It wasn’t your normal awards present pink carpet. There wasn’t, in any case, a pink carpet. As an alternative there have been nominees and performers and presenters beamed in from their residing rooms or movie-magicked units.
However on the 20th annual BET Awards on Sunday night time — for the primary time since Covid-19 was declared a worldwide pandemic, and gatherings went digital and most such occasions, from the Met Gala to the Cannes Movie Pageant, have been canceled — the folks concerned (together with the host Amanda Seales, in opposition to a inexperienced display in her house, Lizzo, Jennifer Hudson and Beyoncé) dressed up for public consumption.
And it was glorious to see.
Not all that way back, awards reveals and pay-to-wear offers had appeared ubiquitous; the celebs like strolling high-fashion advertisements. Then latest televised charity live shows featured artists of their houses sporting T-shirts and sweats to show they’re Simply Like Us and endure the identical alienation and disassociation of lockdown. In distinction, the BET Awards might mark the beginning of a brand new stage: one by which trend returns not as advertising and marketing device, however as an announcement of non-public intent.
Nobody on Sunday night time was requested, “What are you sporting?” Nobody name-checked a model (save, typically, on Instagram). However the garments, and the trouble concerned, nonetheless mattered. With what they wore, the artists on the BET Awards honored the event, and each other.
“Our tradition can’t be canceled” went the tag line for the present. The style simply amplified that shout into the void.
It began even earlier than the preshow, with Amanda Seales, the comic who served as host, posting an image on Instagram of herself in a tiny ruffled pink leather-based minidress — her “pink carpet” entrance look — by Khala Whitney, the designer behind Grayscale. It was the primary of what Byron Javar, Ms. Seales’ stylist, revealed could be 13 — rely ’em — totally different modifications, all from black trend, jewellery and shoe manufacturers.
Whereas there’s rising speak in trend about supporting black designers and black-owned trend companies, and the need to change the industry, Mr. Javar and Ms. Seales put the words into action. And cloth. Indeed, she practically became a one-woman runway show.
As Terrence J, a co-host of the preshow, toggling between a bright yellow suit and a periwinkle blue jacket, said, “I haven’t worn anything bright or loud for months now,” and it was about time.
So Ms. Seales kicked off the show with a monologue that tackled the racial justice agony and power of the moment while wearing a minidress and matching knee-high boots from the Pyer Moss February collection, shown at the Kings Theater in Brooklyn. That collection was dedicated to Sister Rosetta Tharpe, the so-called godmother of rock ’n’ roll, who was also depicted on the dress. The print was drawn by Richard Phillips, a black artist who was wrongfully imprisoned in a Michigan jail for 46 years.
Later, WWD noted, she would turn into seems to be by Romeo Hunte, Sergio Hudson and Brother Vellies (whose founder, Aurora James, has began the 15 P.c Pledge, an initiative urging retailers to dedicate 15 p.c of their shelf area to black-owned manufacturers). She additionally wore an extravagant custom-made off-the-shoulder ball robe in an African floral print by Claude Kameni, the Cameroon-born founding father of Lavie by CK, a New York label identified for its use of African wax prints.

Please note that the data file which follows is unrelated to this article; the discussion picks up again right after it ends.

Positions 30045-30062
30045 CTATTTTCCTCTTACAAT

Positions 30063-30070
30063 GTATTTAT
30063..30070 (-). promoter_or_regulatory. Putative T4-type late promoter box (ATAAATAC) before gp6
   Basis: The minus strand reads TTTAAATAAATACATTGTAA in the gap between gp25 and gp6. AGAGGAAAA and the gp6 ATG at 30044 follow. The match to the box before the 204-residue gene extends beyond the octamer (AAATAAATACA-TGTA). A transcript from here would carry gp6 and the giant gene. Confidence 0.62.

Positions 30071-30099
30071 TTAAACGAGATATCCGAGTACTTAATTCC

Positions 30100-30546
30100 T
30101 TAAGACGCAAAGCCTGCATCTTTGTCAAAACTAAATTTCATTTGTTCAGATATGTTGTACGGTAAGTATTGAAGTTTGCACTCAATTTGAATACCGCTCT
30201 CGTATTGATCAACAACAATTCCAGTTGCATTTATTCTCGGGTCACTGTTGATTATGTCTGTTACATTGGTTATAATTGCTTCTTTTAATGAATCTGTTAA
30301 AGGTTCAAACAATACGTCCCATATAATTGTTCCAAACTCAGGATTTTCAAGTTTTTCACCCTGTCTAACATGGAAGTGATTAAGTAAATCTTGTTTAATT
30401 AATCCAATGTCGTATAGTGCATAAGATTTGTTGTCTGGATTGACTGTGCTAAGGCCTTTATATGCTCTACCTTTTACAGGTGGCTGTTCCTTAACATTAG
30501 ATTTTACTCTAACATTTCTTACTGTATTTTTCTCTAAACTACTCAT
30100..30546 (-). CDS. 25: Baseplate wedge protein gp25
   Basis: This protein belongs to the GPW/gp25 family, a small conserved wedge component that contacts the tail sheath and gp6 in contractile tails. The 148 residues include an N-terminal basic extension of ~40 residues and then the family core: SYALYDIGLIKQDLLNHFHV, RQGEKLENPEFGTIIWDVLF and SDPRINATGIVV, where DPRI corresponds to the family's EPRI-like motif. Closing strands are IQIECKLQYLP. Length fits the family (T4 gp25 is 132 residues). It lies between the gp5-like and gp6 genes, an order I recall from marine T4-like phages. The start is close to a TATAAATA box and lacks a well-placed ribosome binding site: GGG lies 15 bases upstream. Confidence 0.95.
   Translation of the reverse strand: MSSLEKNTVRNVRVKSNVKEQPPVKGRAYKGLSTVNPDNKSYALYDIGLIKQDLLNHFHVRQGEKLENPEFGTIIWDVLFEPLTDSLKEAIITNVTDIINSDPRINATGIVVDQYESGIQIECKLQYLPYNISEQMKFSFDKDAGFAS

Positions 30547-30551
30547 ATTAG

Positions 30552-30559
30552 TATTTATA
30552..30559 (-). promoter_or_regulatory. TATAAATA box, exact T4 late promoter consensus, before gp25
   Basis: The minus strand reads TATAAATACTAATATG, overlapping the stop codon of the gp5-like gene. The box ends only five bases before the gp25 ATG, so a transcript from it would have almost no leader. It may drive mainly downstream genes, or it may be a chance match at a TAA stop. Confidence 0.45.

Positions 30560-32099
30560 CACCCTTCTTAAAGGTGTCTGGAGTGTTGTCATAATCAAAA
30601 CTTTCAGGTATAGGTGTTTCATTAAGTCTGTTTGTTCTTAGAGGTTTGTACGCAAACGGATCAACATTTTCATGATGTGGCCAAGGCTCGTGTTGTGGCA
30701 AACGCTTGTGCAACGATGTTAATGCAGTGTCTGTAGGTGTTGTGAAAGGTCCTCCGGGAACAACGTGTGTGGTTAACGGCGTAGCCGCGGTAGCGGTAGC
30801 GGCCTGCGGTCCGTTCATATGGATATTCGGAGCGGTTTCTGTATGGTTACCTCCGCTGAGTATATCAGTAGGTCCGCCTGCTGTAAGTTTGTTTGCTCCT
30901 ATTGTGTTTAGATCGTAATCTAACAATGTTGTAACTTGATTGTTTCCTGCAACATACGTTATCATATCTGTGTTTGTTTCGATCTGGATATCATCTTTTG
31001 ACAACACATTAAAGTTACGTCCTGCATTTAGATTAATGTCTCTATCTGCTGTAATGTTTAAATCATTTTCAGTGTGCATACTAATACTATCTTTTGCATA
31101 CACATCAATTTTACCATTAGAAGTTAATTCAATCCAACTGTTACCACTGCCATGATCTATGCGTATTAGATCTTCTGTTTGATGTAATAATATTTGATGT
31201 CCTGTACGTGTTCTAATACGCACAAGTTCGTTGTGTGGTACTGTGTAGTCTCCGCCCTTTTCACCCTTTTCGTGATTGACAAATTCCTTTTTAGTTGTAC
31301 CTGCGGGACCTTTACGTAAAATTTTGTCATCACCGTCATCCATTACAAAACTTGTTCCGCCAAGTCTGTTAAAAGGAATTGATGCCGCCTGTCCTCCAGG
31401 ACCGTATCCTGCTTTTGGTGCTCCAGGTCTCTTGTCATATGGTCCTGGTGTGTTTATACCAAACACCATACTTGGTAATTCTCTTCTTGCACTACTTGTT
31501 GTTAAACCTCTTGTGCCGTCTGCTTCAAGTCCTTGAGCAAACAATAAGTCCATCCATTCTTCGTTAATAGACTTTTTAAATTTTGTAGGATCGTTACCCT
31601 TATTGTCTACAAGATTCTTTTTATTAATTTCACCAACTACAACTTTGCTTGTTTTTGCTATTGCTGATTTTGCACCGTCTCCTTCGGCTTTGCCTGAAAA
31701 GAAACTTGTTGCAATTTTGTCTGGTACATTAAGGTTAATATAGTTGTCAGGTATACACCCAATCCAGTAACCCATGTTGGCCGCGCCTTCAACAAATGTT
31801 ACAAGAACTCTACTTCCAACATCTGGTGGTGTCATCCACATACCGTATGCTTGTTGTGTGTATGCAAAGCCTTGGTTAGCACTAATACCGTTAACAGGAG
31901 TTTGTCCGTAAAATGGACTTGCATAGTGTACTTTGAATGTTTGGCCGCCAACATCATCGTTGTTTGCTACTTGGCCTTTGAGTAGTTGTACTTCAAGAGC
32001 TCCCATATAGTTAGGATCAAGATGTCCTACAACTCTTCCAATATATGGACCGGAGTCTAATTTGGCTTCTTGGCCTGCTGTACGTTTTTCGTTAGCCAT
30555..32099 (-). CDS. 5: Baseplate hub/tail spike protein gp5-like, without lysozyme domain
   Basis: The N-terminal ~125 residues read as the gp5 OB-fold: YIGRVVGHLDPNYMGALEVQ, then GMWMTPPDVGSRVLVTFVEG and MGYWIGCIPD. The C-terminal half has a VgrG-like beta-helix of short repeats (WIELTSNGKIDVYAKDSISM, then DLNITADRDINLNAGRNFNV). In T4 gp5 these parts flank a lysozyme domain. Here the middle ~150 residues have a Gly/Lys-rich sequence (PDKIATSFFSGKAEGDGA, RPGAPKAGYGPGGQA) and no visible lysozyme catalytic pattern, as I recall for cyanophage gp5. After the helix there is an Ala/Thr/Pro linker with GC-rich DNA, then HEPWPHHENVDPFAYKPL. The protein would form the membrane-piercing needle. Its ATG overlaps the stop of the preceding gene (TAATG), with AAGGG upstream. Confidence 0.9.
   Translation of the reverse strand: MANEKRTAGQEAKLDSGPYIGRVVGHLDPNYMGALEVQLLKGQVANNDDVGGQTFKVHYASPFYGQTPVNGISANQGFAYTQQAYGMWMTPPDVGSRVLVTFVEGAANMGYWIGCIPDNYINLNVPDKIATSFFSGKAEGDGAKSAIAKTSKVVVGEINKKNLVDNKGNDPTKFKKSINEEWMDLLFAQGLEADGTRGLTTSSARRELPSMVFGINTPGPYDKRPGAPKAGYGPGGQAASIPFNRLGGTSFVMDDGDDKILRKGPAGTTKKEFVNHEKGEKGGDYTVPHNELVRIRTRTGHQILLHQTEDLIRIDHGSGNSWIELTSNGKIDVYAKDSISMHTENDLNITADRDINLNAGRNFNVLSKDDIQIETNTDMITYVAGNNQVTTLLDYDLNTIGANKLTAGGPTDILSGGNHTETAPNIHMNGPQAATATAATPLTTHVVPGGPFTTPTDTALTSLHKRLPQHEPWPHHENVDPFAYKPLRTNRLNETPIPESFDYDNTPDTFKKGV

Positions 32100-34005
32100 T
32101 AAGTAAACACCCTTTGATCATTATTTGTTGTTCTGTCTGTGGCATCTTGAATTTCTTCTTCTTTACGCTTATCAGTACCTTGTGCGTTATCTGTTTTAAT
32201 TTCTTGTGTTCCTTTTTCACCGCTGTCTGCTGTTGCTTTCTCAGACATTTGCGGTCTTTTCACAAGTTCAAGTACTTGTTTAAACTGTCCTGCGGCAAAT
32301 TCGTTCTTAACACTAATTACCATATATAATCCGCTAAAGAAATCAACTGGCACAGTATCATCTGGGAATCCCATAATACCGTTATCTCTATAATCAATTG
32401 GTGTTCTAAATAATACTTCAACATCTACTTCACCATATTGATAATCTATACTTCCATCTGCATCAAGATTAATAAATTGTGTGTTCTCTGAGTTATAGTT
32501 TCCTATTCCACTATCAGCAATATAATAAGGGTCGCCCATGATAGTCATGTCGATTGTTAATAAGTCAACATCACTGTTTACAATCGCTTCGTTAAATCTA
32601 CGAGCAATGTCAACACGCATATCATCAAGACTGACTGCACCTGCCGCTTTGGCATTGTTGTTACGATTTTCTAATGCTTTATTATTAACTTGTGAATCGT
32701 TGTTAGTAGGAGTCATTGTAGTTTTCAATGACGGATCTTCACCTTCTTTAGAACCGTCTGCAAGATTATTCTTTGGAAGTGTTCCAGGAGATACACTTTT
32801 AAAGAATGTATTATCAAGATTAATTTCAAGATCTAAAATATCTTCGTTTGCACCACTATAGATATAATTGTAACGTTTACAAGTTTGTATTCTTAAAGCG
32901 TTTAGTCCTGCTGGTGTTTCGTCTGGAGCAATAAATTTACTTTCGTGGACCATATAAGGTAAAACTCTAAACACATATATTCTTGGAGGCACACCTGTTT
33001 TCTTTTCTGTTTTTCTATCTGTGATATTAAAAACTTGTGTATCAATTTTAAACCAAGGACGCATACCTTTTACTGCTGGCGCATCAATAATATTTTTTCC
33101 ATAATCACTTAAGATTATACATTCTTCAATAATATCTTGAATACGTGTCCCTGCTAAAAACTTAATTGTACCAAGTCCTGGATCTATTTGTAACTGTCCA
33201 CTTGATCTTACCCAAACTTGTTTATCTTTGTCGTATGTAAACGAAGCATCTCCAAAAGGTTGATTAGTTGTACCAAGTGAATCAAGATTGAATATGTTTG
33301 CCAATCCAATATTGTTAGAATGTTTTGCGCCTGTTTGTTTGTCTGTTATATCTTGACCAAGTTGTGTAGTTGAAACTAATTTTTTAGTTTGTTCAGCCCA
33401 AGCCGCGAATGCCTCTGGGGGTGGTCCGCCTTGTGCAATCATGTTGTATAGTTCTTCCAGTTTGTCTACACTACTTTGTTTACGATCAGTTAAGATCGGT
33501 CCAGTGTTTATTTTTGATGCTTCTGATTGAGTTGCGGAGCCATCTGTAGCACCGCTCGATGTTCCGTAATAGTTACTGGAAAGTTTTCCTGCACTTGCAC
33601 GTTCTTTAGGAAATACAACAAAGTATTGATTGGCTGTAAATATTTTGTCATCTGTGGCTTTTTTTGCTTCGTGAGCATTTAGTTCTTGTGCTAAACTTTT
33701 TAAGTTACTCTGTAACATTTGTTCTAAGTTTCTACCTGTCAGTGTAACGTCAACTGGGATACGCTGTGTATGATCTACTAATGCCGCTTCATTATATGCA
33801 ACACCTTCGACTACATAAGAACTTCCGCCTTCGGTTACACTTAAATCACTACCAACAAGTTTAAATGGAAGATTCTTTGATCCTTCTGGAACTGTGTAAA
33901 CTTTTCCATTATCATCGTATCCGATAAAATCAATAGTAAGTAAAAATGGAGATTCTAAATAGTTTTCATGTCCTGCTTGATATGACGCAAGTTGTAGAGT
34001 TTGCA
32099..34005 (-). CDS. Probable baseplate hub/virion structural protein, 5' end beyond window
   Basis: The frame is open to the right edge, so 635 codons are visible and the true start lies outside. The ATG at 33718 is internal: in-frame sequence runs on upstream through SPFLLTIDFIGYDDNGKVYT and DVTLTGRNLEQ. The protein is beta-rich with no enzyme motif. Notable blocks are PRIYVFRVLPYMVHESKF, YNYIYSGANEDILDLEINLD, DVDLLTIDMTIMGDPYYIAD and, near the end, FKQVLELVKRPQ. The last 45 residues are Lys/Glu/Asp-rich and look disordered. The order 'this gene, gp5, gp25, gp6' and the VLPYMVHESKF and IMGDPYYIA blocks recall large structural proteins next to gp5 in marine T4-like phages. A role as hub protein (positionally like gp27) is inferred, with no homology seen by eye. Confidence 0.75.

Ms. Seales additionally sprinkled in references to trend moments in black tradition previous, like the facility jackets-with-matching-hats of Hilary Banks (performed by Karyn Parsons) in “The Recent Prince of Bel Air.” Earlier than lastly wrapping all the pieces up in a leisure swimsuit by Dapper Dan of Harlem.
However earlier than that occurred, there was Lizzo — in her yard, hoisting a drink whereas sporting a zebra print swimsuit and lace bustier to current the Video of the Yr award. After which becoming an off-the-shoulder black velvet costume with an enormous white ruffle working over one shoulder and down the facet, like a supersonic nod to all of the proms that didn’t occur, to just accept her award at Finest Feminine R&B/Pop Artist.
Right here was Jennifer Hudson, in an emerald inexperienced Reem Acra one-shoulder costume with a glittering black fishnet bodysuit beneath, performing Nina Simone’s “To Be Younger, Gifted and Black,” and Wayne Brady in a gold tux with matching gold bow tie (and matching backup dancers in gold face masks) honoring Little Richard.
There was Alicia Keys, in a sweeping black leather-based trench, black crop prime and black trousers, taking part in piano on a rain-soaked (tear-soaked) road painted with the names of black women and men killed by the police.
Right here was Megan Thee Stallion in teeny Mad Max-esque leather-based sizzling pants and a feathered, lariat-festooned prime for her video, swapped for a Grayscale costume that performed peekaboo together with her torso to obtain her award for Finest Feminine Hip Hop Artist.
And on the finish, there was Beyoncé, receiving the Humanitarian Award (launched by Michelle Obama, in black jacket), urging everybody to exit and vote “like our life is dependent upon it,” and beatific in a black strapless robe with a sweetheart neckline under a glowing royal choker, like John Singer Sargent’s “Madame X” reimagined for a special narrative.
Within the meantime, nonetheless, her look, like so many others in the course of the present, was a vote in itself for the facility of picture; a potent reminder that the pink carpet (or what it stands for) can mix gorgeousness and worth. Particularly if when it returns — if it does — we do not forget that each pose has content material, and the equipment and robes and tuxes, ought to be intentionally chosen to make a degree, not simply revenue.